Have you thought about getting a new dog but are not sure if you’re ready to take the plunge? Fostering a dog could be a great way for you to try it out without fully committing to adoption.
What is dog foster care and what is needed to become a foster home? Continue reading below to find out more about dog fostering.
What is Dog Foster Care?
Dog foster care is not a much different idea from foster care for children. The long and short of it is that there are animals that need somewhere to live. A foster parent offers space in their home for a needy dog.
This care is offered on a temporary basis. Most shelters that use foster parents have an idea of how long the animal will need to be with the foster parent, but their timeline is only an estimate.
The time that a person fosters an animal gives the animal shelter time to line up a permanent owner. The animal might also be too vulnerable to be in the shelter. In this case, an offsite home if favorable.
Which Animals Need Foster Care Most?
As we said above, the animals that are commonly fostered are ones that need a little extra help. They may be ill or injured. Or they may simply be too young to be away from their parents. Look below at some of the reasons a pet would go into foster care:
- Puppy is too young to be adopted.
- Puppy is still nursing.
- Dog needs better socialization or training in a home environment.
- Dog is ill or needs specialized medical attention.
- Dog was previously abused and needs rehabilitation.
- Dog was displaced due to a natural disaster.
Of course, there are many reasons why a dog might be found in foster care. For the most part, foster pets need just a little extra help that might be hard to provide in a shelter.
Why Should You Foster a Dog?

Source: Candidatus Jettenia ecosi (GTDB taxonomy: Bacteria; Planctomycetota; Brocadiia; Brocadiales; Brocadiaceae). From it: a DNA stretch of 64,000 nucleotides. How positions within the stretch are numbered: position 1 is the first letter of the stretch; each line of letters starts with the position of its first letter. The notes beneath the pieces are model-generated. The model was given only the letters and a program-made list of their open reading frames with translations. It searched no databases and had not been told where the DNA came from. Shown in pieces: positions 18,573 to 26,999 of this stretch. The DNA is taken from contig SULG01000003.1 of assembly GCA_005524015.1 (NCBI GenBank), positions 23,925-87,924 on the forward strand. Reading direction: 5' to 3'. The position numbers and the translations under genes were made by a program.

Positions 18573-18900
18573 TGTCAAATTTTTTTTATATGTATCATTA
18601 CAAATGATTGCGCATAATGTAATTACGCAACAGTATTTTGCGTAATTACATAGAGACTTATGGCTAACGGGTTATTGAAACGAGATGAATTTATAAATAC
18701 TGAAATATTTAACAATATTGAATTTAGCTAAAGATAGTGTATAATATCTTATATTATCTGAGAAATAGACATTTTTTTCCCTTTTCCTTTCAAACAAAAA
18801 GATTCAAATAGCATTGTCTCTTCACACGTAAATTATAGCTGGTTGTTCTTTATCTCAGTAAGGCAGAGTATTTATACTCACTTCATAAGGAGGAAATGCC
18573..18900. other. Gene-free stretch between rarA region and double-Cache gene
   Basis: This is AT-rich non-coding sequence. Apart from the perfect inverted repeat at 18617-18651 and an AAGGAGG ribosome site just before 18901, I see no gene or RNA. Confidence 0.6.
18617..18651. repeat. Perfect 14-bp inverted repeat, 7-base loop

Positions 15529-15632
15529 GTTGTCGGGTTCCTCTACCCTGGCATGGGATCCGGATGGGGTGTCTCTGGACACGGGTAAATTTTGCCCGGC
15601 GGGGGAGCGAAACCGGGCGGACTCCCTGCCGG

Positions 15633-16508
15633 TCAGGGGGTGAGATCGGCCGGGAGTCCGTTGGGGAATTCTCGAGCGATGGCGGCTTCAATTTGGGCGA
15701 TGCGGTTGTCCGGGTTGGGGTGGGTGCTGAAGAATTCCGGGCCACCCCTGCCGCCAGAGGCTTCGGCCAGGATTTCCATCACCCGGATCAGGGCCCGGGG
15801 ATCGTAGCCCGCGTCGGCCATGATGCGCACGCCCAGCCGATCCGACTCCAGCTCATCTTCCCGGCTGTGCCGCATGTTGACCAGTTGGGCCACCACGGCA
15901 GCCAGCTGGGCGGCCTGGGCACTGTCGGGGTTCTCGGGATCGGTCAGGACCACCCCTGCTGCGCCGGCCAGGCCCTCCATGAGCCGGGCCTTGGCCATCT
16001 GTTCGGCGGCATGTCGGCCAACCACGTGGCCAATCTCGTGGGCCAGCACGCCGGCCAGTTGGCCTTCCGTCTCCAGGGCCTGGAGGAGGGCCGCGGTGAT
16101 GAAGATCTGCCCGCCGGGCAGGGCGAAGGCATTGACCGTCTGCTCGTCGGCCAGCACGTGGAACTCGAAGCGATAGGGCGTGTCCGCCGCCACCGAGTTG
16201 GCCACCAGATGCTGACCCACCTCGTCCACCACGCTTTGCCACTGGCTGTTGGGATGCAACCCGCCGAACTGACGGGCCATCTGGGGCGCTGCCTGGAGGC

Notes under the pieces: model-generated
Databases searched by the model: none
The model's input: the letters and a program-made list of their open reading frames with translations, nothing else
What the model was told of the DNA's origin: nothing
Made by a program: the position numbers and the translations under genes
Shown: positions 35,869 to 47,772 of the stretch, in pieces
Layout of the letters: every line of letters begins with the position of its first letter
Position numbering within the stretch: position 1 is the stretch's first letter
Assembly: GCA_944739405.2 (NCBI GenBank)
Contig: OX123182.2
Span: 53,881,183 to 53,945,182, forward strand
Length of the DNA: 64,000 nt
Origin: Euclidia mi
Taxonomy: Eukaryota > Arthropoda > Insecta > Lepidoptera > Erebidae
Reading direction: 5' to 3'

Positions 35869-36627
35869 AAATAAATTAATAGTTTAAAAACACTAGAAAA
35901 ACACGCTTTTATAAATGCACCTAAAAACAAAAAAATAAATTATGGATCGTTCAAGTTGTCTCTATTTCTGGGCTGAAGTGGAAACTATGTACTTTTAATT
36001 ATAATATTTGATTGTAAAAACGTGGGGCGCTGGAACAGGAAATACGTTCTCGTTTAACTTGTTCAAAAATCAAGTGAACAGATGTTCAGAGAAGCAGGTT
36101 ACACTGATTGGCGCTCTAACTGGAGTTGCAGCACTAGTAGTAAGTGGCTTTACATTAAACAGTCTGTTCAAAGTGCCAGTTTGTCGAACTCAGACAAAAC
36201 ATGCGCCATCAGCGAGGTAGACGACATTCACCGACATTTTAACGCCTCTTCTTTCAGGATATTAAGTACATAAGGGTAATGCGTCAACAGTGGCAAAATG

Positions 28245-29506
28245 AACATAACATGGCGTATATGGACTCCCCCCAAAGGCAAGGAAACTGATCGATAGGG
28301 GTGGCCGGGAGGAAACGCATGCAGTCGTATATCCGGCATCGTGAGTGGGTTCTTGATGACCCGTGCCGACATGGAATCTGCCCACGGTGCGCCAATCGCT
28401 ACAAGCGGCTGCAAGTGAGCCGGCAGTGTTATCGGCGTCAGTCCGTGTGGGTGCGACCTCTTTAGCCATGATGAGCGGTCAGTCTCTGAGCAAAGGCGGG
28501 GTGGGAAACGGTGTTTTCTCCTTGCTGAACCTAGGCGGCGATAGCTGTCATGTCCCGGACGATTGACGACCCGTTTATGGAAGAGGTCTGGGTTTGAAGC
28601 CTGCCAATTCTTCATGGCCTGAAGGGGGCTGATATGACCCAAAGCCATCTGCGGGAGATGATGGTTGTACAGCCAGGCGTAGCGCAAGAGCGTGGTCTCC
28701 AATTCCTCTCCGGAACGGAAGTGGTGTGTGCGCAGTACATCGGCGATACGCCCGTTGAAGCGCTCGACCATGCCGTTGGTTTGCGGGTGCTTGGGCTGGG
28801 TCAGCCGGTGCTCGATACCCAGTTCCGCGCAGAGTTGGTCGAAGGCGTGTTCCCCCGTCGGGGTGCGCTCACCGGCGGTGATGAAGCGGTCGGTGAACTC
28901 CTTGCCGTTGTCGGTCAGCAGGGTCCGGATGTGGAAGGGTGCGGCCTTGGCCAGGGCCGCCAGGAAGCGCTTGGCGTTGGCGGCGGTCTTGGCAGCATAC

There are a ton of reasons why you should consider becoming a dog foster parent. The main reason is that by fostering, you are helping to save a life. Foster dogs often need a little extra help. By fostering, you’re helping to bring down the total number of dogs in a shelter. This helps make room for dogs that will easily be adopted. It also helps to bring down the total number of animals that are euthanized each year.
Another reason for fostering is that having a pet is good for everyone involved. Not only do you get to help teach a dog how to properly behave and socialize, you’ll receive real benefits from doing so. Having a pet helps to decrease your blood pressure, cholesterol levels and feelings of loneliness. Pets increase your level of exercise and chances for socialization. All this helps lead you to an overall healthier lifestyle.
Does Dog Fostering Fit Your Lifestyle?
If you feel like you have the time and energy to put toward fostering, it should be something you consider. The biggest consideration should be whether you have the time to foster. Training a needy or ill dog will take a lot of time and energy.
If you have a family that is willing to help, all the better! If you have someone who can always stay with your foster dog, the dog will benefit greatly from the increased interaction. While staying with the foster dog always isn’t necessary, know that a foster dog will not want to be left alone in a crate all day.
As with anything new, there is a possibility for failure. When we’re talking about fostering a pet though, we don’t really mean failure in the traditional sense.
Many foster families end up creating a great relationship with their foster dog. When this happens, it might be hard to let them go. A “foster failure” is what they call it when a family decides to transition from fostering to full-on adoption.
Of course, the joke in the name does not imply you were a failure at fostering. Instead, it means your foster dog was such a benefit to your life that you want them to stick around indefinitely. It really is natural that you would develop a strong bond with your foster dog, so don’t see it as a failure. It’s a success of the fostering system.
Fostering can be a gratifying experience for both you and the dogs you foster. If you have the time and want to put in the effort, reach out to your local animal shelter today.